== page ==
Pediatric Behavioral Health in the ED: A New Normal?

Friday, 28 July 2017

Jamie Beth Rivera, MSN
Department of Nursing, Westfield State University, Westfield, MA, USA

Purpose: The purpose of this study was to gain knowledge about the experiences, perceptions, and feelings of pediatric emergency department nurses caring for behavioral health patients. It presents an overview of nurses who care for pediatric psychiatric patients in the emergency department.

Methods:  Colaizzi’s (1978) descriptive phenomenological method was used to discover the essence of the phenomenon of the nurses’ experience in caring for behavioral health patients in pediatric emergency department setting. The philosophical underpinnings of this phenomenological research will have the potential to promote the understanding of rich, detailed description surrounding the experiences of nurses who care for behavioral health patients. By learning the meaning of the experience, this researcher was able to expand the very limited body of knowledge of this topic. Data were collected through semi-structured interviews of three pediatric emergency room nurses. Interviews were audiotaped and transcribed by the researcher for analysis and description of themes using Colaizzi’s seven steps.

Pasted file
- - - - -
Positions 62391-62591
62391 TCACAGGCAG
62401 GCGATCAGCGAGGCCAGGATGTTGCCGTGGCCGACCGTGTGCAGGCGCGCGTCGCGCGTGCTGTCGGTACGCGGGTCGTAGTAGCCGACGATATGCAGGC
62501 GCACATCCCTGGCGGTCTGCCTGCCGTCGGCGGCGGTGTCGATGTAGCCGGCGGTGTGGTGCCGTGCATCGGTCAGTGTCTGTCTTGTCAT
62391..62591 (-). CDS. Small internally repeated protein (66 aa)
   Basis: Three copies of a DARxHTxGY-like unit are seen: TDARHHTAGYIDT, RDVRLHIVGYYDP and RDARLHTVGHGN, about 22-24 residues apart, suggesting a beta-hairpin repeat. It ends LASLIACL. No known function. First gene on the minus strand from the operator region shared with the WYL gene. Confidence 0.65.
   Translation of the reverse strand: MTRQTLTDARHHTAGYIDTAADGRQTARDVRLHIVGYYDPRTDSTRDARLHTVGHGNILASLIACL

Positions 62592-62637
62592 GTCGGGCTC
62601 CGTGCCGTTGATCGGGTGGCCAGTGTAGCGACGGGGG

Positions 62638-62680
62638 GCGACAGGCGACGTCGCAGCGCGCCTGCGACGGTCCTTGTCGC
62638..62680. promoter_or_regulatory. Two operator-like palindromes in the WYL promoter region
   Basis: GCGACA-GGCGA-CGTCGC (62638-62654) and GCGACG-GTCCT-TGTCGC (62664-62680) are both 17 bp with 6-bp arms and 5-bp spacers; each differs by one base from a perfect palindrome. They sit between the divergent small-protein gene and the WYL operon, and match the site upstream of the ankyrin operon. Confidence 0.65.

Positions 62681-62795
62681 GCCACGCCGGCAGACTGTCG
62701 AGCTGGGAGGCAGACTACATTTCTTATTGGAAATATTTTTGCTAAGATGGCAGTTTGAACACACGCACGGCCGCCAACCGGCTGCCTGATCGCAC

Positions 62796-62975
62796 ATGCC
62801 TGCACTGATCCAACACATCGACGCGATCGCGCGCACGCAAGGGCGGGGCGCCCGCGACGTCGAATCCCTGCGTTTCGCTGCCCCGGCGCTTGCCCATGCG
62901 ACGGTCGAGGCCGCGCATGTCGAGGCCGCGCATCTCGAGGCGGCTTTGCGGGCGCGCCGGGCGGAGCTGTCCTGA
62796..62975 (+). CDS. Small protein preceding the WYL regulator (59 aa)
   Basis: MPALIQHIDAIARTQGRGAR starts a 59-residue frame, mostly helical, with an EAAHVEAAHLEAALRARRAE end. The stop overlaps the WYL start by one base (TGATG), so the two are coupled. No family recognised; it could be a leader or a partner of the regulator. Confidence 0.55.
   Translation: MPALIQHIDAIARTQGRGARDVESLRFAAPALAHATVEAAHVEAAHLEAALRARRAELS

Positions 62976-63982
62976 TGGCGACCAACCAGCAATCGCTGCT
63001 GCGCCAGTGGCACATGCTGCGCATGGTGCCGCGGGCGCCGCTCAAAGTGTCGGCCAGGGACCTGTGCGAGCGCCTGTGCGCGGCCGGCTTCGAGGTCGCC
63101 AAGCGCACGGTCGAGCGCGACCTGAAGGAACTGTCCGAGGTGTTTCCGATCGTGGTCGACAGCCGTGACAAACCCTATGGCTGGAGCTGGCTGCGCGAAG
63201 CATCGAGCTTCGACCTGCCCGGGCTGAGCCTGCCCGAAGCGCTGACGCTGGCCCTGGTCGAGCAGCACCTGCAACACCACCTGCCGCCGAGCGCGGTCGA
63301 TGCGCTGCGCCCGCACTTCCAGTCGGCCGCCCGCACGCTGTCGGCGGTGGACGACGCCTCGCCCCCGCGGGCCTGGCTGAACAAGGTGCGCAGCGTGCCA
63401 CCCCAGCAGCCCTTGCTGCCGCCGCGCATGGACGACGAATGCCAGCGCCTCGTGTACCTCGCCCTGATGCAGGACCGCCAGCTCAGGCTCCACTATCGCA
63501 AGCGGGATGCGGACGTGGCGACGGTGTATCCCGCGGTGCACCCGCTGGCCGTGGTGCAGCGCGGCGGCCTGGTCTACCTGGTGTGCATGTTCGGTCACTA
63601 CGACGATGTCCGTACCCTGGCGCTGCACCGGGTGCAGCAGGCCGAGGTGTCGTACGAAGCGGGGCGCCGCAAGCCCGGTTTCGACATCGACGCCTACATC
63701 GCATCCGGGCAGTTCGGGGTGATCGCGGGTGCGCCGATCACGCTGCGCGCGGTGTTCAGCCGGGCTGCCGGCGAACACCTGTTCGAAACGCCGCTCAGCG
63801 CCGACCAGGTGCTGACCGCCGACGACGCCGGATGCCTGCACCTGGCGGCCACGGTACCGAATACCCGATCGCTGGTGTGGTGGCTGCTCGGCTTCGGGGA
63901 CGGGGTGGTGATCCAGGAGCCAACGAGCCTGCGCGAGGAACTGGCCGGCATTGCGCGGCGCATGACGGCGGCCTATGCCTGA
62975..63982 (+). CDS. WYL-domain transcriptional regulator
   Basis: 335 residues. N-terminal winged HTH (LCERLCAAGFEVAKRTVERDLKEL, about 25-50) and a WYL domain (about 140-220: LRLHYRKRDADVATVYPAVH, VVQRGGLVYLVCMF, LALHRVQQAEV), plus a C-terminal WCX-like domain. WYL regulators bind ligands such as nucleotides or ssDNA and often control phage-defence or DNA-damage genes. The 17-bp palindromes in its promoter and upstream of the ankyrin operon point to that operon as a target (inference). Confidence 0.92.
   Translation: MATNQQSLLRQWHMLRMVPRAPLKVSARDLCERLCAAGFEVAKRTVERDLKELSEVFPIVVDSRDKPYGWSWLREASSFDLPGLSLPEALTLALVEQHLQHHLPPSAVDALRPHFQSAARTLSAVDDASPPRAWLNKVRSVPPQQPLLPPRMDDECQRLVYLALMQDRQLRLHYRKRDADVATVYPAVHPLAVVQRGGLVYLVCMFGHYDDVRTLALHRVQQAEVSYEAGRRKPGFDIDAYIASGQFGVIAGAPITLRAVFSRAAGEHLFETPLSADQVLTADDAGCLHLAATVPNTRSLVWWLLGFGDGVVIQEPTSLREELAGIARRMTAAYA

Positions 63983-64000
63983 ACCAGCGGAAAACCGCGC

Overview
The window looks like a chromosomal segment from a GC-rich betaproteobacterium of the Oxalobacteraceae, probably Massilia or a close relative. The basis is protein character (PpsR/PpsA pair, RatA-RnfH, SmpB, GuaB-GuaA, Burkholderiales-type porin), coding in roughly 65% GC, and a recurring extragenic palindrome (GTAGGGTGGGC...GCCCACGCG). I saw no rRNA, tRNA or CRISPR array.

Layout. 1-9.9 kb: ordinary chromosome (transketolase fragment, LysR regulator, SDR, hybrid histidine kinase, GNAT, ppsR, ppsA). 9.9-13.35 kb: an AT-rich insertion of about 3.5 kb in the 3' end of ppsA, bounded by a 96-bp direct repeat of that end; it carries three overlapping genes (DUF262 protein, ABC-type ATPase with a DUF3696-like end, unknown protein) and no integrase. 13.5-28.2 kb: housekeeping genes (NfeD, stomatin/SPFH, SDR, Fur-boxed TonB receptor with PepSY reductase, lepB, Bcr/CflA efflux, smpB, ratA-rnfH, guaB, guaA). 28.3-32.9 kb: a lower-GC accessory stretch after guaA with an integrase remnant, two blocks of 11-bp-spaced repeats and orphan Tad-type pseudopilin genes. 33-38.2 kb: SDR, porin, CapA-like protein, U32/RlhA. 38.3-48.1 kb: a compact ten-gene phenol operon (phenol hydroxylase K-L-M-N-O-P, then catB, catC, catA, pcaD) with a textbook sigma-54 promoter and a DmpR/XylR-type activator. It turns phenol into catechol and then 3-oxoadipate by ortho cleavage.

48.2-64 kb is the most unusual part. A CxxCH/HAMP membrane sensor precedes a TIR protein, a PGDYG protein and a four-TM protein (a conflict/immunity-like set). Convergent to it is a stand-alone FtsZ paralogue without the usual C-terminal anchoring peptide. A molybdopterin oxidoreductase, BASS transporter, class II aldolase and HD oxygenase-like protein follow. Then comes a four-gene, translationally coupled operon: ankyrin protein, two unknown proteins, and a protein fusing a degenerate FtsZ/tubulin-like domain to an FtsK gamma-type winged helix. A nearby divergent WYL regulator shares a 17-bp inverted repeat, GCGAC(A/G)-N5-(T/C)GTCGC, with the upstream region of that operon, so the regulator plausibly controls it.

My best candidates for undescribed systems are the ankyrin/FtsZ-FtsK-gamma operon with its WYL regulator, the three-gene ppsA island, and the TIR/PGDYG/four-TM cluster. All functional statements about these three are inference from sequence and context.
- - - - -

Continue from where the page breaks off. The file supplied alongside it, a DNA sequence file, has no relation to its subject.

Results:  One hundred and four significant statements regarding the nurses’ experiences caring for behavioral health patients in a pediatric emergency room were extracted from the transcripts. From the significant statements, formulated meanings were created. After these formulated meanings were identified, they were organized into seven clusters of themes. The themes that emerged were: being on roller coaster of emotions, tis the season, working in a ticking time bomb, abuse of the system, a place for error, a sit and wait game, and threats and assaults.

Conclusion: This study of the nurses’ experiences of caring for behavioral health patients in a pediatric emergency department setting adds valuable insight to the literature. The study begins to address the deficit in the literature regarding the nurses’ perceptions and experiences of caring for these patients. These findings also provide nurses with a better understanding of how to care for pediatric behavioral health patients and their families. This can ultimately lead to increase in staff satisfaction, which would then increase patient and family outcomes in the ED.